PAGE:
7:56 PM: Matthew's CD Collection, reviewed: Vol. 1

Ben Folds-Rockin' The Suburbs
2001, Epic


"He's forgotten, but not yet gone..."

Unfortunately, that line illustrates the opinion of many people in regards to Ben Folds. In 1997, Ben Folds Five was one of the biggest bands in the world. With the release of Whatever and Ever Amen..., the hit single "Brick," and a song on the blockbuster Godzilla soundtrack, Ben Folds Five were pretty much invincible. Then, two years later, they were no more. Ben Folds attempted a solo album soon after recording the bands final album, but Fear of Pop alienated many fans with it's new, more experimental direction. Even a guest vocal performance by William Shatner couldn't nudge the CD past 25,000 copies.
In 2001, however, Ben Folds, minus Robert Sledge, Darren Jessee, or any studio backup band whatsoever, picked up the pieces of Ben Folds Five, and made one of the best albums of his career.
Rockin' the Suburbs, a collection of songs about coping with break ups, boring relationships, death, and middle age. From the first few notes of the title track, "Annie Waits" to the closing ballad, "The Luckiest," you can tell that Folds has grown up a bit since his BFF days. The trademark silliness is still there, especially in the title track, an anthem for dorky caucasians everywhere: "All alone in my white boy pain/Shake your booty while the band complains." There are just as many serious songs on this disc, however, a logical extension from BFF's earnest final album, The Unauthorized Biography of Rheinhold Messner. Fred Jones Pt. 2, a continuation of the classic BFF track "Cigarette," tells the story of an aging journalist packing up his things after finding out that he's just lost his job to a young, unexperienced journalist: "And all of these bastards have taken his place/he's forgotten but not yet gone/and i'm sorry, Mr. Jones...it's time." Ben also sticks it to himself a bit on the album's wittiest track, "Ascent of Stan," a tale of an ex-hippie who has sold out to 'the man.': "Once you wanted revolution/now you're the institution/how's it feel to be the man?" Many could make the argument that Folds is selling out on this album, with his focus on slower, more serious song this time around, but it can be more logically attributed to his growth as a musician. Ben Folds has moved on from his collegiate icon days, and has made an album that represents the growth he has experience, musically, physically, and emotionally since the break-up of BFF.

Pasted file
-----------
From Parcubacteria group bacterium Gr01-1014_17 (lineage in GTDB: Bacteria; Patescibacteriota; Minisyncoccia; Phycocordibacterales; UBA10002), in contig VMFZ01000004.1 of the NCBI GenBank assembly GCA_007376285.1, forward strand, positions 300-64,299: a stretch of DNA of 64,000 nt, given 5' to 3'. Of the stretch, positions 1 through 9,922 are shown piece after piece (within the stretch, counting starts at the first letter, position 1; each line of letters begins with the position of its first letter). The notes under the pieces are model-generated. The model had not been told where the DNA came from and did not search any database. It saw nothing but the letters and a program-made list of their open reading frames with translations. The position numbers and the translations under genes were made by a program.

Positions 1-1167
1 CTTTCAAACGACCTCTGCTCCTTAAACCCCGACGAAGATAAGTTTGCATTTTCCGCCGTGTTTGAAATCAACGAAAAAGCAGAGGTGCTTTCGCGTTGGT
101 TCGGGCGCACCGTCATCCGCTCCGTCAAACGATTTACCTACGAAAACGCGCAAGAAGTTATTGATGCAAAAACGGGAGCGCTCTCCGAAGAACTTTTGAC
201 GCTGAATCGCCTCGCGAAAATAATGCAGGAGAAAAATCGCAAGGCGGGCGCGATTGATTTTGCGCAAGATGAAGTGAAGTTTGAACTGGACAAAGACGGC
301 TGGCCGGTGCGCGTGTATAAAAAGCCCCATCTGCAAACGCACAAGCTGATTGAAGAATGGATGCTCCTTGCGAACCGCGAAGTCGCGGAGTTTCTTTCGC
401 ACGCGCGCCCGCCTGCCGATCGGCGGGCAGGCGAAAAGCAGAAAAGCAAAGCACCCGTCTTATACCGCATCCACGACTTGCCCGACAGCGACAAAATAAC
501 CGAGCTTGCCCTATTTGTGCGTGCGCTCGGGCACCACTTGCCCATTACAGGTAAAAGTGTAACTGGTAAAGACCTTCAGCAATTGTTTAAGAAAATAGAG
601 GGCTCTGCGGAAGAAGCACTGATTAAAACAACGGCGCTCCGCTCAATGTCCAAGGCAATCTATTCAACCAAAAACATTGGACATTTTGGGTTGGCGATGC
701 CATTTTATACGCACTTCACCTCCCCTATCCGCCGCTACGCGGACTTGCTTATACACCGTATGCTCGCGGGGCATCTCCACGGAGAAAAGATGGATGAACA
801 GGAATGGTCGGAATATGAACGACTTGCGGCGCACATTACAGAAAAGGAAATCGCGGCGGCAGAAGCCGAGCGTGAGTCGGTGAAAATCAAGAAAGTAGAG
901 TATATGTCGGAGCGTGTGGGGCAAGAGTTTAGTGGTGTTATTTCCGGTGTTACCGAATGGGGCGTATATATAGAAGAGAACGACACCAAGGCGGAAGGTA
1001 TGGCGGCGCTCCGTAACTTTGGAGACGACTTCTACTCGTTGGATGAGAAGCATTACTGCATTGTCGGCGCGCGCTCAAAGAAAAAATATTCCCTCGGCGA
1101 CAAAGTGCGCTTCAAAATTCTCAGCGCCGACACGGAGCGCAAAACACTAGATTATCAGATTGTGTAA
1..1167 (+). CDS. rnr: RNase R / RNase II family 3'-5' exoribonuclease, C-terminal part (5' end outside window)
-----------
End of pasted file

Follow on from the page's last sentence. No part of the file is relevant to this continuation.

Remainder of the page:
Ben Folds has also (finally) expanded his musical range on this album. On many of the new tracks, you can hear an electric guitar, a synthesizer, and even an accordion, all previous no-no's in Ben Folds' songs. While these new additions figure rather prominently in a few songs, the trademark piano is still the go-to instrument in Ben's repertoire, and it sounds even better than ever, easily navigating the fast paced, energetic "Not the Same," to the slow, meditative "Carrying Cathy."
Ben Folds Five has already earned it's spot as one of the best bands of the 90's, up there with the likes of Radiohead, Pavement, The Flaming Lips, and Nirvana, and now Folds has become one of the most promising solo-artists of the early 2000's. If you have even a passing interest in indie pop, you owe it to yourself to make this your next CD purchase, or, at the very least, download.

Track List:
Annie Waits
Zak and Sara
Still Fighting It
Fred Jones, pt. 2
The Ascent of Stan
Losing Lisa
Carrying Cathy
Not The Same
Rockin the Suburbs
The Luckiest